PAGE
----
The number of laid-off workers who are continuing to draw unemployment checks has jumped to the highest in more than a quarter-century and is likely to keep climbing this year — fresh evidence that people are finding it increasingly difficult to get a new job amid a deepening recession.
The Labor Department's report Thursday also said first-time applications for jobless benefits dropped to 467,000 last week. But economists largely described that decline as a distortion, reflecting the government's difficulty in making seasonal adjustments over the holiday period. Even with the dip, the figure still signaled trouble in the labor market. A year ago, initial claims stood at 330,000.
Persistent economic woes — housing, credit and financial crises — along with a flurry of layoffs announcements in the opening days of 2009 all point to another terrible year for jobseekers, economists said.
Job hunter Barbara Slavin of Los Angeles knows that frustration.
"Many of the jobs I applied for I was qualified for and didn't get them," laments Slavin, 67, who was laid off last month as an executive assistant for a local Girl Scouts chapter. "I got a lot of energy. I like to work, and I don't know anybody who can live on Social Security alone."
She has worked a variety of places over the years, including a catering kitchen, a corporate newsletter and a software company.
The government's report showed that the number of people continuing to collect unemployment benefits rose by a sharp 101,000 to 4.6 million for the week ending Dec. 27, the most recent period for which that information is available. It was worse than the 4.5 million level of claims that economists had expected.
That increase left continued claims at the highest since November 1982, when the country was emerging from a deep recession, though the labor force has grown by about half since then. A year ago, this figure stood at nearly 2.7 million. The increase underscored the painful deterioration that has occurred in the jobs market.
"Workers getting laid off are not going to get hired any time soon," said John Silvia, chief economist at Wachovia.
Some economists believe the number of people drawing unemployment benefits could rise as high as 5.5 million this year — even if a new government stimulus package is enacted.
President-elect Barack Obama called for a bold approach to revive the economy.
"I don't believe it's too late to change course, but it will be if we don't take dramatic action as soon as possible," he said Thursday, the fourth straight day he talked about the economy, the No. 1 concern of most Americans.
"If nothing is done, this recession could linger," Obama warned. "The unemployment rate could reach double digits."
With employers throttling back hiring, the unemployment rate is expected to jump from 6.7 percent in November to 7 percent in December, which would be the highest in 15 1/2 years. The government releases that report Friday.
Obama, who takes over Jan. 20, is championing a massive package of tax cuts and government spending that could total $775 billion over two years. With add-ons by lawmakers, the package could swell to $850 billion, his advisers say.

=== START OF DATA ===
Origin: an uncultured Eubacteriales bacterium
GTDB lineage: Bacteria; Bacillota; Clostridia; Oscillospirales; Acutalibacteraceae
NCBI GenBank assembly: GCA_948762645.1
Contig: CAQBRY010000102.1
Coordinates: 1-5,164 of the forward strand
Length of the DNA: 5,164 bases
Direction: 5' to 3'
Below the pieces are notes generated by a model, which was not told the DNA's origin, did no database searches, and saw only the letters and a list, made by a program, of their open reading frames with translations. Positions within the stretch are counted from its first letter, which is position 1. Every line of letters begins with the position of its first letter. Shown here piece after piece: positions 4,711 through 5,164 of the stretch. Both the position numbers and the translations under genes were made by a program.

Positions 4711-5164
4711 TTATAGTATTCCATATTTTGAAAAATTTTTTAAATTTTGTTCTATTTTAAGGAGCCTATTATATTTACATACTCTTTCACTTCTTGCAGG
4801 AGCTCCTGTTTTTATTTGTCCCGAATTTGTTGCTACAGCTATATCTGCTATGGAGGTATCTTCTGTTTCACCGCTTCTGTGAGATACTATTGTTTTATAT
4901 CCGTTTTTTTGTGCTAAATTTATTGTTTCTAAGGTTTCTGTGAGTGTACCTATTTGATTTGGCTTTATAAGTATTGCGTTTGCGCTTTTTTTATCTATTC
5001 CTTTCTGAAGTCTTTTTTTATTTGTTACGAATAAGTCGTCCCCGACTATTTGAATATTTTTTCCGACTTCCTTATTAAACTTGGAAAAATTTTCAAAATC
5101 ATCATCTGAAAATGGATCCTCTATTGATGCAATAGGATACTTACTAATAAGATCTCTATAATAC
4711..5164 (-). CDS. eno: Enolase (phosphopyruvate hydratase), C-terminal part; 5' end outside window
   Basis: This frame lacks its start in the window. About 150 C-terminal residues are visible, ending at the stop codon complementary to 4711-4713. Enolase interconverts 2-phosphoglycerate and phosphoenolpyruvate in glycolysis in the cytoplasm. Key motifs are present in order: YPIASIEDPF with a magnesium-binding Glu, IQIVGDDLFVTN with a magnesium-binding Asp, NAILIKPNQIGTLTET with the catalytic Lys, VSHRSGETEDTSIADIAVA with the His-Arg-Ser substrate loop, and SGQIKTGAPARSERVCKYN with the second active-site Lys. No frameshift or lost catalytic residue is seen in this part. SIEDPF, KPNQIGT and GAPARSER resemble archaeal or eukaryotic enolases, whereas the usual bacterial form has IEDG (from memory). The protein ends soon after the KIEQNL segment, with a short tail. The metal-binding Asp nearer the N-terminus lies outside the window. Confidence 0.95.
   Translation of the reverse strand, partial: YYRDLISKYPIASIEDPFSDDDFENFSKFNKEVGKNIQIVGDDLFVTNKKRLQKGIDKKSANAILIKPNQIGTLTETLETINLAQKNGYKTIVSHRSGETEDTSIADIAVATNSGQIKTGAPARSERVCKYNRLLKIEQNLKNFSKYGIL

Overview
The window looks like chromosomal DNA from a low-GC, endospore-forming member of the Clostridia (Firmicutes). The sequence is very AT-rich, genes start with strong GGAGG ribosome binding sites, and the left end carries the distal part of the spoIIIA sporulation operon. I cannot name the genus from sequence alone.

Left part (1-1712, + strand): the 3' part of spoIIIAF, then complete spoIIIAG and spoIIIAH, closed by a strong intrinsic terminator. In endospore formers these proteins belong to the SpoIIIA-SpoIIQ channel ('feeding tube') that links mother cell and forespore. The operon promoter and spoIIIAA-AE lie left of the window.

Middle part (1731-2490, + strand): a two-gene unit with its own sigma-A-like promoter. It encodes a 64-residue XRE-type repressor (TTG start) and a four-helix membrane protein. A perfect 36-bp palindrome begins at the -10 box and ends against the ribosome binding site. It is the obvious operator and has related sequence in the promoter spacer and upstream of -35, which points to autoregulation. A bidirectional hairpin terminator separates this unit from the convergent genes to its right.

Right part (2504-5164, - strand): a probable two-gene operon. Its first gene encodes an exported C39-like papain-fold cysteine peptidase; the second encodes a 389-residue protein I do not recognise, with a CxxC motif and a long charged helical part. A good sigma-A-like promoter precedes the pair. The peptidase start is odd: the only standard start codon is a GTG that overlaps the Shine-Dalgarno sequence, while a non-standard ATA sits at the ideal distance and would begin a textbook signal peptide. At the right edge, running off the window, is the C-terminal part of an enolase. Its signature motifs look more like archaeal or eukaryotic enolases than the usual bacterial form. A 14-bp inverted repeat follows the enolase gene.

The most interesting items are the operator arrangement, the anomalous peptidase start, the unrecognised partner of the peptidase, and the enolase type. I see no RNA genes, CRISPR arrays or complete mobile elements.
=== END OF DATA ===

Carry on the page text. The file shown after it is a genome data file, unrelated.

With jobs disappearing, shoppers held tight to their wallets and pocketbooks at the end of 2008. The Federal Reserve said Thursday that consumers cut back on their borrowing on credit cards, and for such things as auto loans, at an annual rate of $7.94 billion in November, the biggest decline in 65 years of record keeping.
And retailers on Thursday reported dismal sales figures for December. Even Wal-Mart Stores Inc. finally buckled under the pressure of the sinking economy, with its sales rising less than analysts had expected. Among the many retailers that reported steep sales declines were Sears Holdings Corp., which operates Kmart and Sears stores, luxury retailer Saks Inc. and Gap Inc.
The job losses are hitting workers across the board. Drugstore operator Walgreen Co. said Thursday it will cut 1,000 jobs by mid-year, or about 9 percent of corporate management, through a combination of voluntary buyouts and layoffs.
Consumers and companies are folding under the forces of the collapsed housing market, a global credit crunch and the worst financial crisis since the 1930s. The recession, which started in December 2007, already is the longest in a quarter-century.
"Only government can break the vicious cycles that are crippling our economy — where a lack of spending leads to lost jobs, which leads to even less spending," Obama said.
This week alone, managed care provider Cigna Corp., aluminum producer Alcoa Inc., data-storage company EMC Corp. and computer products maker Logitech International all announced major layoffs to cope with a recession that has just entered its second year.
Pink slips are piling higher as companies scramble to cut costs even deeper. Electronic unemployment filing systems have crashed in at least three states in recent days due to the crush of Americans seeking jobless benefits.
For all of 2008, employers likely slashed payrolls by at least 2.4 million. That's based on economists' forecasts for a net loss of 500,000 additional jobs in December, as well as the job losses already reported every month last year by the government. Some, however, think the number of jobs cut last month will be higher — around 600,000 or 700,000. That information also will be out Friday.
If the conservative 2.4 million estimate of payroll reductions for 2008 proves correct, it would mark the first annual job loss since the previous recession in 2001. It also would be the worst year of job losses since 1945, when employers slashed nearly 2.8 million jobs, though the number of jobs in the U.S. has more than tripled since then.
On a more upbeat note Thursday, rates on 30-year mortgages this week fell to a new record low of 5.01 percent, a dose of good news for prospective home buyers — if they can manage to get a home loan.